Saying Kaddish: How to Comfort the Dying, Bury the Dead, and Mourn As a Jew
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Saying Kaddish: How to Comfort the Dying, Bury the Dead, and Mourn As a Jew

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4.08 of 5 stars 4.08  ·  rating details  ·  63 ratings  ·  8 reviews
Shows mourners how to turn the Jewish traditions surrounding death and bereavement into sources of comfort and healing, offering detailed instructions for following the stages of a Jewish year of mourning.
Hardcover, 266 pages
Published November 3rd 1998 by Schocken (first published 1998)
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Alto2
I suppose I should have read this before my father died. I suppose I should have read this right after my father died. I didn't. I'm reading it now, and, although it makes me sad, it helps me understand the Jewish way in mourning and death. It was a mildly helpful book in terms of the rituals surrounding Jewish death and dying.

The one who really should read it next is my husband. His parents are in their late 70s.
Sharon
Holly says she wonders who taught me to pick out books! HA! This one is very interesting --Of course, I am not Jewish, but I am appreciating learning about the traditions and how saying Kaddish is a form of comfort for the loss of a loved one.
There are probably things in the Kaddish tradition that we as Christian's could use to help us when we go through the loss of someone we care about.
Emilia P
Anita, always solid stuff. Caring for the dying and the dead, sitting Shiva, sticking to rhythms, turning the focus from the mourned to the mourner deliberately. I learned some great things about ways to mark and understand dying in a Jewish cultural and religious context, but as often is the case, I found myself seeking a philosophical solace in a how-to book. Diamant is great at straddling that line, but I expected a slightly heavier tome. Ah well. It was quite good, and I'm glad she is there...more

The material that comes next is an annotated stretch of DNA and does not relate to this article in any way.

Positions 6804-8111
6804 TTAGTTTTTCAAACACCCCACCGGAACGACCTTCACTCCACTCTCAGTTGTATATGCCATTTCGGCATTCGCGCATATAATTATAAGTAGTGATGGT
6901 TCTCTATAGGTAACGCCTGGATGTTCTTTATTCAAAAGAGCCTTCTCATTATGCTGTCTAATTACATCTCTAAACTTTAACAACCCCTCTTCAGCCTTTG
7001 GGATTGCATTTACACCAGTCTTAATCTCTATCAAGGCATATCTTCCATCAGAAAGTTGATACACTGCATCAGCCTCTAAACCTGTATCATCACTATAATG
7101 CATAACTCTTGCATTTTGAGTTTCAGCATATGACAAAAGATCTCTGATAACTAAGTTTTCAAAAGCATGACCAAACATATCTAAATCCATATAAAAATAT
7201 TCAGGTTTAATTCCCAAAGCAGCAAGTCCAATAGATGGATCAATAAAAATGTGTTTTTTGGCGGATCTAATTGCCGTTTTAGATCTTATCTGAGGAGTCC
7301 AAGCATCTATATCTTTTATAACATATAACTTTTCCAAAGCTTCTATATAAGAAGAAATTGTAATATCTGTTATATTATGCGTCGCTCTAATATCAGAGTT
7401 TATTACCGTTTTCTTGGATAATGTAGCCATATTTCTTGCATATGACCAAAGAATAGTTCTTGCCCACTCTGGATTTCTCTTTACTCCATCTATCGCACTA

Francie
A gift from my rabbi when my mother passed away in November, 2012, this book has guided and comforted me through these early weeks of mourning. Diamant clearly explains traditional Jewish customs and beliefs while offering support for less traditional Jews to find a meaningful path to healing from such loss. Never "preachy," "Saying Kaddish" is a book I will return to throughout the coming months and keep in my library for reference and comfort in the future.
Robin
Written with kindness and all the necessary details. This is one to keep on hand at home; it even made me feel better.
Laurie
Good, practical information about how to deal with death in the family following the Jewish religion.
April Zipser
I think this will be a good intro into a very sad subject.
Viola Spencer
A comfort to a mother who had to bury her adult child.
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Anita Diamant is the author of eleven books and one on the way. She is best-known for her first novel, The Red Tent, which was published in 1997 and won the 2001 Booksense Book of the Year Award. Based on the biblical story of Dinah, The Red Tent became a word-of-mouth bestseller in the US and overseas, where it has been published in more than 25 countries. Three other novels followed: Good Harbor...more
More about Anita Diamant...
The Red Tent Day After Night The Last Days of Dogtown Good Harbor Choosing a Jewish Life: A Handbook for People Converting to Judaism and for Their Family and Friends

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